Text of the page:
A light-emitting-diode lamp is a solid-state lamp that uses light-emitting diodes (LEDs) as the source of light. Since the light output of individual light-emitting diodes is small compared to incandescent and compact fluorescent lamps, multiple diodes are used together. LED lamps can be made interchangeable with other types. Most LED lamps must also include internal circuits to operate from standard AC voltage. LED lamps offer long life and high efficiency, but initial costs are higher than those of fluorescent lamps.
General purpose lighting requires white light. LEDs by nature emit light in a very small band of wavelengths, producing strongly colored light. The color is characteristic of the energy bandgap of the semiconductor material used to make the LED. To create white light from LEDs requires either mixing light from red, green, and blue LEDs, or using a phosphor to convert some of the light to other colors.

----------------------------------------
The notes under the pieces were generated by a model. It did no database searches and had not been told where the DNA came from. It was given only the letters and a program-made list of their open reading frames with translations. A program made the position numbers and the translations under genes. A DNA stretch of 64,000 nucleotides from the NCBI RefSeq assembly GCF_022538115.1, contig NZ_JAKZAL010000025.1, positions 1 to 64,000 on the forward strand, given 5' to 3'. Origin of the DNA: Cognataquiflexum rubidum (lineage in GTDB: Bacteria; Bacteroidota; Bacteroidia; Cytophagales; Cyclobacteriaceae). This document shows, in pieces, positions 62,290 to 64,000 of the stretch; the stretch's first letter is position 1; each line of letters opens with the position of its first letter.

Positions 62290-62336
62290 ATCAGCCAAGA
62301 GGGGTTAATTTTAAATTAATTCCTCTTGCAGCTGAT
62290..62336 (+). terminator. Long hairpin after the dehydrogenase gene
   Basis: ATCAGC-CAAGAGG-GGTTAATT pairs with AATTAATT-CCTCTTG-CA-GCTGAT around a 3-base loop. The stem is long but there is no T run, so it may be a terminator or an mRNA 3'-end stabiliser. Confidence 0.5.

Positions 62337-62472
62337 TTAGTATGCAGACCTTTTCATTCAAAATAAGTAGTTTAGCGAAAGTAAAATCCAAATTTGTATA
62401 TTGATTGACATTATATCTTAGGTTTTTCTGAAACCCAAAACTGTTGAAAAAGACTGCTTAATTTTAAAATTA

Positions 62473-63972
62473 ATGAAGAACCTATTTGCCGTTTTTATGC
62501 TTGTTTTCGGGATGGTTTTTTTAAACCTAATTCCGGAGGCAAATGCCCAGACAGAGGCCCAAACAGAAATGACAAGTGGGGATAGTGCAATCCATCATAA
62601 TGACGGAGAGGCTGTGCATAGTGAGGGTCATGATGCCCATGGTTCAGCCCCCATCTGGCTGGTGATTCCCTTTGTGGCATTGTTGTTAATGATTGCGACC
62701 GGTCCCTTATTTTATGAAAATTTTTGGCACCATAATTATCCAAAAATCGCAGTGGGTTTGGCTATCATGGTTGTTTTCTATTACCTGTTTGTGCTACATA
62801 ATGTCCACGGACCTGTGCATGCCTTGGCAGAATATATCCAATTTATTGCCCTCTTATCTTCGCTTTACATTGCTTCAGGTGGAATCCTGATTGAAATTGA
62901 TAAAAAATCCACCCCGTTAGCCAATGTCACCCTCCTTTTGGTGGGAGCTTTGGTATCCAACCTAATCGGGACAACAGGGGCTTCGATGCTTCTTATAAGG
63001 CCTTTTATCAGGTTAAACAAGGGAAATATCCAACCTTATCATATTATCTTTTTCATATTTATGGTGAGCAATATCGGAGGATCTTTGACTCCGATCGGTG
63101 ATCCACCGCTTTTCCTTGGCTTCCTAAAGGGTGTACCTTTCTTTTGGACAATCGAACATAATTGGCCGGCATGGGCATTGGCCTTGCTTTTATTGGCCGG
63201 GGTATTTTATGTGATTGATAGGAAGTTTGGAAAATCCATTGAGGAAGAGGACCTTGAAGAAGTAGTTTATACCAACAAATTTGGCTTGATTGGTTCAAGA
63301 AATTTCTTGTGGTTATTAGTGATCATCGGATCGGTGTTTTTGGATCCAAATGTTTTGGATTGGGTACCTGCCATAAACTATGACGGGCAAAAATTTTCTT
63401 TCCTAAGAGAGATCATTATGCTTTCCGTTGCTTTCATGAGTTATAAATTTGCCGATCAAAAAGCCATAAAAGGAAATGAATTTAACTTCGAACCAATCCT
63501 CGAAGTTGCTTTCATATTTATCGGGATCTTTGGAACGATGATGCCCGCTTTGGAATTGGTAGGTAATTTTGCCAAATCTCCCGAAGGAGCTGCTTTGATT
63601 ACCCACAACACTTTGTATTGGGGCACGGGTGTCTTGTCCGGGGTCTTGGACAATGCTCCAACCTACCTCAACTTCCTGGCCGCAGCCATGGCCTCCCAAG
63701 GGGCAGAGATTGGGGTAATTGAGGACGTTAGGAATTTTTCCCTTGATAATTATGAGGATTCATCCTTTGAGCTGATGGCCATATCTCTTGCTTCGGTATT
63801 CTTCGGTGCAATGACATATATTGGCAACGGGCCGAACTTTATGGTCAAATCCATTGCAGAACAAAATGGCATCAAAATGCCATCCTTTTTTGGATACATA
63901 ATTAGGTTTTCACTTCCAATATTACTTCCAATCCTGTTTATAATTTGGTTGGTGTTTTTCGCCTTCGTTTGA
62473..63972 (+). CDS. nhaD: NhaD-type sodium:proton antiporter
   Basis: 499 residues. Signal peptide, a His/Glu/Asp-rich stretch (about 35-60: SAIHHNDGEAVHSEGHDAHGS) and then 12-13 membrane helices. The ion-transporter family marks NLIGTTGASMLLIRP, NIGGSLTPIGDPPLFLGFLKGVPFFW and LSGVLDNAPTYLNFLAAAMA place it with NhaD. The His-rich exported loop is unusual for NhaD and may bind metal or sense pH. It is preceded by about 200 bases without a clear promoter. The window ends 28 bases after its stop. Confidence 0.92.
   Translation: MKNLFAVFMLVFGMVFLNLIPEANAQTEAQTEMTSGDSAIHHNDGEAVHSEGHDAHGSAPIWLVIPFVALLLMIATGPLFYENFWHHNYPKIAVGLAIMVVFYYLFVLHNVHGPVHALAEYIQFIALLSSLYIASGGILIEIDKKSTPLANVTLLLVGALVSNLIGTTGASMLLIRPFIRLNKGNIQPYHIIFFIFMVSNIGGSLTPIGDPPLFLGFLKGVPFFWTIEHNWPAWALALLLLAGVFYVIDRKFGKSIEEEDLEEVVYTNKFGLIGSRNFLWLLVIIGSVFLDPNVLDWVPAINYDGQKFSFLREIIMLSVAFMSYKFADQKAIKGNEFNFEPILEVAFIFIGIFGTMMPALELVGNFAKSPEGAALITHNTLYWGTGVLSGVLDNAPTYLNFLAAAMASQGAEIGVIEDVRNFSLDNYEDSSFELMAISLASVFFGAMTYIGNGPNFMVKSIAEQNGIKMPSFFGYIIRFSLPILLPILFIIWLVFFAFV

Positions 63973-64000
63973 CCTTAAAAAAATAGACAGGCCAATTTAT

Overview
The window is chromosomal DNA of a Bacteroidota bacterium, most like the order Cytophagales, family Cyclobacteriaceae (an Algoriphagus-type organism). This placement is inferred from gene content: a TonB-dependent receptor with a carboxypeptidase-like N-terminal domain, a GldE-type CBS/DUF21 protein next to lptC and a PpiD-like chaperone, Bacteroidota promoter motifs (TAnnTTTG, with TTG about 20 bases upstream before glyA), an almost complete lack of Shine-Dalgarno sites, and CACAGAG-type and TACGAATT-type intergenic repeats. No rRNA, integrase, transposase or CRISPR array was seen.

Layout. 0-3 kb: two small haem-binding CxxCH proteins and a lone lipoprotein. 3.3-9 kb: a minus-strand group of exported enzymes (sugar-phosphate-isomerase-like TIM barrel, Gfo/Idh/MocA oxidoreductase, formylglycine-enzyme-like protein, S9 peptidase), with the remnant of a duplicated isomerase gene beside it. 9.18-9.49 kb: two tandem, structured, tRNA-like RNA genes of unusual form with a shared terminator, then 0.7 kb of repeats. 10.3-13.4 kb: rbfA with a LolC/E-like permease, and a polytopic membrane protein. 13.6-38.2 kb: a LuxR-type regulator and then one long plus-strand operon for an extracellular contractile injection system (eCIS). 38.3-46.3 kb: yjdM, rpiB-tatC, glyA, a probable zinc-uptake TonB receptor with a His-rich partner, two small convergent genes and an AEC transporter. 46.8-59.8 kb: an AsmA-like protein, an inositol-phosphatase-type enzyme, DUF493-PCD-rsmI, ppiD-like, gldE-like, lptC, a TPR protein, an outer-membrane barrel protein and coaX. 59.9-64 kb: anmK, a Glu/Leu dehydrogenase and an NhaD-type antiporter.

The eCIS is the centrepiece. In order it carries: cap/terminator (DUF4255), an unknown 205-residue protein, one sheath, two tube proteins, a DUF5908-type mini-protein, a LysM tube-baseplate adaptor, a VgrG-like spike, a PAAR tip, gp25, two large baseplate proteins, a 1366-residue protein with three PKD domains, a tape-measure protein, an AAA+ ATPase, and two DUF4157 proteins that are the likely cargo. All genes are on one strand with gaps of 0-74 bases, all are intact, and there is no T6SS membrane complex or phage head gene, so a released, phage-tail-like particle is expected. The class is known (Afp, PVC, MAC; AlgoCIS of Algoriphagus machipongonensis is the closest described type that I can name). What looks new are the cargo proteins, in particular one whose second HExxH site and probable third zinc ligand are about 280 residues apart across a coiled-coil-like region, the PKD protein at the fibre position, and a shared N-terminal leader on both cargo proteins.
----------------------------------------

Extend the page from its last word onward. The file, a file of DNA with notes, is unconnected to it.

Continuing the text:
The first method (RGB-LEDs) uses multiple LED chips each emitting a different wavelength in close proximity to create the broad white light spectrum. The advantage of this method is the fact that one can adjust the intensities of each LED to "tune" the character of the light emitted. The major disadvantage is the high manufacturing cost, which is important in commercial success.